For what it’s worth…

  23. baldape says:

    As I like to say, accupuncture is good for back pain in exactly the same way that a mother’s gentle kiss is good for a child’s scraped knee. The difference is that the mother doesn’t charge $100/hour for the service.

  24. BillyJoe says:

    Dr. Benway,

    “THE PLACEBO IS NOT THAT INTERESTING, PEOPLE!

    It’s a conditioned response at best. Think Pavlov’s dogs. You can extinguish the drooling-after-the-bell response just by ringing the bell occasionally without delivering any food. The dogs will gradually learn that bell = nothing.

    Likewise, placebo responses fade with time. The reality of nothingness eventually trumps the illusion of usefulness.

    In medicine the rule has been: must be better than mere placebo. Only in the case of a strangely particular set of therapies (supplements, chiropractic, acupuncture, yoga, homeopathy, energy medicine) that people try to bullshit their way around that rule.”

    Nicely put. :)

    Reminds me of a relative who is convinced her collection of symptoms are due to allergies – but she’s always allergic to something else. As the treatment for one allergy loses its effectiveness, there’s always another allergen around the corner to be discovered and treated.

  25. BillyJoe says:

    Someone please sack the moderator.
    He is less than useless. :(

  26. pmoran says:

    I again point out that the Hrobjartsson study cannot provide an accurate appraisal of placebo potential.

    All conventional clinical trials are performed in such a way as to minimise placebo influences. The subjects in the placebo arms of the trials included in that study would not even know if they are supposed to feel better or not.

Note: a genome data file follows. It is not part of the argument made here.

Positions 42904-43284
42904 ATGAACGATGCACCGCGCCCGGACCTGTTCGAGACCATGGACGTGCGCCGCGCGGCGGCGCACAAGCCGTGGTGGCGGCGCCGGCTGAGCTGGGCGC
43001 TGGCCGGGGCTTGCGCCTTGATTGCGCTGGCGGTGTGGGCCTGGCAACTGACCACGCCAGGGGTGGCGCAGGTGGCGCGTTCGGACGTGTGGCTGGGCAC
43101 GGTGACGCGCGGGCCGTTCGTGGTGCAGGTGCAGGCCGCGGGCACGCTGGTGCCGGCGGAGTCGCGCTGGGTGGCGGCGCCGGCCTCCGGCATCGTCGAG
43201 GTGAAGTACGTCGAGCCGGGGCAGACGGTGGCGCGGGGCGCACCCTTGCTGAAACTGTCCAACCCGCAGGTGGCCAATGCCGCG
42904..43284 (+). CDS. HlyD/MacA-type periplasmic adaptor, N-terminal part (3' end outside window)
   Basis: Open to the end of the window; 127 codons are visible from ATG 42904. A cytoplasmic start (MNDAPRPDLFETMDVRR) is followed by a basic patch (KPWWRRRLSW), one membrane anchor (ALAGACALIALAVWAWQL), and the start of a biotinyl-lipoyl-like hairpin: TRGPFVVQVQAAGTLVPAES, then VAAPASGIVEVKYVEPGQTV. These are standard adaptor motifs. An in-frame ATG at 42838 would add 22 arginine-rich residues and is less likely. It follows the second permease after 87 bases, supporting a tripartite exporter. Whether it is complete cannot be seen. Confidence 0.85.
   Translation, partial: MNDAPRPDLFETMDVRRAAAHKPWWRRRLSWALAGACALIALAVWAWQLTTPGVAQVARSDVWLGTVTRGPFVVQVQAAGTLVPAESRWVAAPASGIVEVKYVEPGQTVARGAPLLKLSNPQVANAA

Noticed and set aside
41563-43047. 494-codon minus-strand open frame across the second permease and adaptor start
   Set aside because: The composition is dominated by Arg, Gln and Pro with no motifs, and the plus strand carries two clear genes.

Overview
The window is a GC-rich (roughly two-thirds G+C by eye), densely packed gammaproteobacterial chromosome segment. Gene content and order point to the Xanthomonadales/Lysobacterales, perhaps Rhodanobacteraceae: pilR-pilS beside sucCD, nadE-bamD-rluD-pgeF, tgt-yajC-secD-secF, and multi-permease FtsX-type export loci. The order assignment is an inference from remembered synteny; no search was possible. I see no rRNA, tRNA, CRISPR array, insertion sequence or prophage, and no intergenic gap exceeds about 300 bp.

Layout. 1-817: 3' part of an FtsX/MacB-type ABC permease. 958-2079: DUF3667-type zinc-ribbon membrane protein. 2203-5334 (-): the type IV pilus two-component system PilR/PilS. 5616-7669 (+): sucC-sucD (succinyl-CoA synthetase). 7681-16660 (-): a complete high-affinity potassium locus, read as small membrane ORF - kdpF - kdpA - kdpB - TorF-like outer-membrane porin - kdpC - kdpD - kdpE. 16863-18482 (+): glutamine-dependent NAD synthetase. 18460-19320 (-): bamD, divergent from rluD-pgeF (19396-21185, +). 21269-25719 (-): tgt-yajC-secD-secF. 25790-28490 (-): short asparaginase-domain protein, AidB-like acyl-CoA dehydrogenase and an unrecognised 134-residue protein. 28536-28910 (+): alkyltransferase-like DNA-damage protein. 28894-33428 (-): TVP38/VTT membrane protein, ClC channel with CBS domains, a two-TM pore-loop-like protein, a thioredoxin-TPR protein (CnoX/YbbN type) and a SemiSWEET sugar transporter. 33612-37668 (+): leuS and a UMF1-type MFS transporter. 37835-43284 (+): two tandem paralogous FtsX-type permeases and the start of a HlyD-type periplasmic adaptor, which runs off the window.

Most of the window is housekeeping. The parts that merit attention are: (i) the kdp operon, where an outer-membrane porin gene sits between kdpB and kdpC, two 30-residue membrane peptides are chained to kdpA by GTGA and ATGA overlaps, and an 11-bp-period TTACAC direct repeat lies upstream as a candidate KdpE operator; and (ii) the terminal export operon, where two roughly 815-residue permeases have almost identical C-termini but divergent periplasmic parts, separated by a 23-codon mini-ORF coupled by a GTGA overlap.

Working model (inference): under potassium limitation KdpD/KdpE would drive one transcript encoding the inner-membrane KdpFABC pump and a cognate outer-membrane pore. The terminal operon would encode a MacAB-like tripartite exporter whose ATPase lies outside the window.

How is that a fair test of placebo?

  27. JMB says:

    I have no expertise in this field of medicine, and I haven’t bothered to do any research, so feel free to shoot me down on this. I think that IV saline or RL for a hangover cure is mostly a placebo effect, because you have to run the IV drip at a fairly rapid pace to provide hydration faster than drinking fluids.

    I know there are plausible explanations, but has there ever been a randomized controlled trial to indicate that the IV is better than placebo for a hangover? Certainly, there are many medical personnel that swear by that cure. So if I am right, then many on this thread may have personally experienced placebo effect.

    Hangover — a good example of a self limited disease that will probably be recurrent. I’ll drink to that!

    If I’m wrong about that, then consider medical student’s disease, a nocebo effect. Surely everybody has witnessed their classmates suffering from this? Of course, not ourselves.

  28. E says:

    Here’s yet another annoying item to come across:

    http://www.youtube.com/watch?v=VBDMA6gwGIQ

    ‘No, no, not veddy good. Veddy bad!’

  29. Doc says:

    If it’s contextual then that means the sham and traditional acupuncture are the same but both are probably different from other treatments. How different one can’t tell from this study.

    So the recommendations would make perfect sense. Acupuncture or sham acupuncture is almost like the movie Matrix and Neo’s choice to take blue or red pill from Morpheus.

    I haven’t read the study but how matched are the treatment groups for beliefs and cultural background of the patients.

    Then of course there is the issue of isolation between the traditional & sham arms of the experiment. They maybe entangled in something analogous to quantum superposition and pyschokinetic / telepathic effects between the experimental arms are make the results the same.

    All much more interesting than boring neurology ;-)